I took the opportunity to see Gravity tonight. Houston has a theater with a very large IMAX screen and well-calibrated projection and audio reproduction. Seeing this movie in 3D was a wonderful cinematic experience, one I recommend to you. Here are a few reasons why:
The filmmakers used every technological contrivance available to make this movie, yet their use is restrained and at times invisible. Many films presented in 3D delight in suspending objects in front of the audience – a fun, but ultimately tiring novelty. Nobody wants to have things thrown at their face for two hours. The 3D of Gravity was so restrained that I often forgot that I was wearing the glasses. Rarely will objects come toward the viewer. The effect on the faces was subtle and humane. The sense of depth and distance was palpable.
The director, Alfonso Cuaron, is known for crafting long, sustained shots, advancing the narrative by allowing things to pass in front of the camera rather than by cutting to each one. It forces the audience to observe everything that occurs rather than have the experience spoon-fed to them by cutting the scene to what they should see next. He uses this cinematic technique here to great effect, many times artificially extending the length of the shot through clever transitions. For example, in order to cut one scene and start the next, he causes a CGI object to pass in front of the camera, blocking the entire view of the scene for no more than a frame or two. The transition between one scene and the next is so fluid we aren’t sure when it was that the scene actually changed. If I wasn’t spending some attention trying to find the cuts, I probably would have never seen them. In fact, there are several times where I know he cut it somewhere, but I was unable to tell exactly where he did.
CGI is ubiquitous in film now, and for those of us who prefer our movies to be cinematic rather than mere spectacle, the replacement of stunt work, locations, and characters has not always made movies better. Gravity has an enormous amount of CGI work in it. Most of the long opening scene was designed, created, and finished within the confines of a computer. The actors added little more than faces and voices. I cannot imagine what it was like for them to film the scenes. I am sure that only a few relatively small sets were ever built. The actors’ contribution was spare, but because of the filmmakers’ restraint, the faces and voices of the actors are all we need to connect to them.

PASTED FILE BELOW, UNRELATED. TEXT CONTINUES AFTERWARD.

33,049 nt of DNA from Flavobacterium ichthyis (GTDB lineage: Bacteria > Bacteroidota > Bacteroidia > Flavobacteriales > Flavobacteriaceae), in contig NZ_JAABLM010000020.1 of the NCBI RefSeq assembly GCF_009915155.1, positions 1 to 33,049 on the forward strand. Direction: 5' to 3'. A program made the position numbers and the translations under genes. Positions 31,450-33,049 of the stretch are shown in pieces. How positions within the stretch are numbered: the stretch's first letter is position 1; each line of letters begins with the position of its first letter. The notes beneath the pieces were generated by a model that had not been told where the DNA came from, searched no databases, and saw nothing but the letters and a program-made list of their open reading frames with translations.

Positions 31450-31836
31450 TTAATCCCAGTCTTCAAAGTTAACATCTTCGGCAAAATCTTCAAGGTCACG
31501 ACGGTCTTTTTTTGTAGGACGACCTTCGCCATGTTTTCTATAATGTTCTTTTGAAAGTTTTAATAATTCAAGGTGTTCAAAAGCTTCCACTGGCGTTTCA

In fact, the whole movie shows a kind of monastic restraint. Every thing the camera notices is important. Every detail is worth remembering. If it is better to wait with the character and not know what will happen next, then the director makes us wait. Nothing was added that was not necessary. No sound occurs when there is no atmosphere through which the sound waves propagate. No explosions occur without combustible oxygen. No deus ex machina to taunt the audience with hope, no jarring flashbacks, no pointless speeches. There are no long epilogues or final voiceovers. The final question the movie asks is contained within merely a second. When the movie is finished, it simply stops – over 30 minutes shorter than every other movie in the theater.
Even the audio showed restraint. Gravity was one of the few movies that actually use the entire dynamic range of an IMAX theater. If silence is needed, it is silent. If the audience should strain to hear faint faraway noises, that’s what we hear. When the scene calls for something loud, it is deafening. Most space movies are simply loud. If they are poorly made (like the new Star Trek films) they are not only loud, but loud for the entire watching duration. But Gravity was loud and soft. Booming at times, delicate at times. It was refreshing.
The 3D and the expansive exteriors, combined with the audio, make this a theater experience. Only the most impressive home theater setups could pull it off. My own setup is no slouch but it has no chance of reproducing the size and scale of the pictures and sound.
All the technical prowess (impressive that it is) would be wasted without story and acting. The story is simple, but that simplicity focuses what occurs on the screen. The acting was a revelation. Sandra Bullock has not always been a good actress, but now that she is approaching 50, having experienced both success and failure, gives a riveting performance. It is one of the best of her career, and one of the best performances this year. I hope that her work is not overshadowed by the filmmaking technique on display. She should receive proper recognition for being the human anchor for the vast machinery surrounding her.